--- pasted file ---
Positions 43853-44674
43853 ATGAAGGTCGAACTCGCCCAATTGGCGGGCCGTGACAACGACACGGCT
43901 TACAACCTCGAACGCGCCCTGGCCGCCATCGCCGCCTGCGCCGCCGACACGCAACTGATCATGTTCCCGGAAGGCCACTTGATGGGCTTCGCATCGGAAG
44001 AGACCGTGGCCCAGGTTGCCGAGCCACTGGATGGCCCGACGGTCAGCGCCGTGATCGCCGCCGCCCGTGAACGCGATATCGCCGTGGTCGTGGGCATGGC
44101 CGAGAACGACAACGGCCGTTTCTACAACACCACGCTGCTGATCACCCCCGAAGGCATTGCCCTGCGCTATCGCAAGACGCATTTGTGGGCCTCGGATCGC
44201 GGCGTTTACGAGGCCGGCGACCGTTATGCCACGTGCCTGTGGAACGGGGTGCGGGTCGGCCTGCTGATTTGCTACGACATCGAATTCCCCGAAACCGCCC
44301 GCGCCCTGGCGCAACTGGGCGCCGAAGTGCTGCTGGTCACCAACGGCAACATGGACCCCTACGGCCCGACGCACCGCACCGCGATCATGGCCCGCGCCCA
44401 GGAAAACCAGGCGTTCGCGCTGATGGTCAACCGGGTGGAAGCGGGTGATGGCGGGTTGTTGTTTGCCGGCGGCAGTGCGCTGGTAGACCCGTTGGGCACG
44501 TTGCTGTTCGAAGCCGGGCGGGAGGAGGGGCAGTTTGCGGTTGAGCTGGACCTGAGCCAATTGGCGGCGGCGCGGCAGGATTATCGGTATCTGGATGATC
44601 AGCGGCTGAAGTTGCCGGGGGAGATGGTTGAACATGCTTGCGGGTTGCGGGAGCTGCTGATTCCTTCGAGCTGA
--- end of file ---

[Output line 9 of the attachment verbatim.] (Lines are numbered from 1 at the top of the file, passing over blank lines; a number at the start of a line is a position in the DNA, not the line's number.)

44501 TTGCTGTTCGAAGCCGGGCGGGAGGAGGGGCAGTTTGCGGTTGAGCTGGACCTGAGCCAATTGGCGGCGGCGCGGCAGGATTATCGGTATCTGGATGATC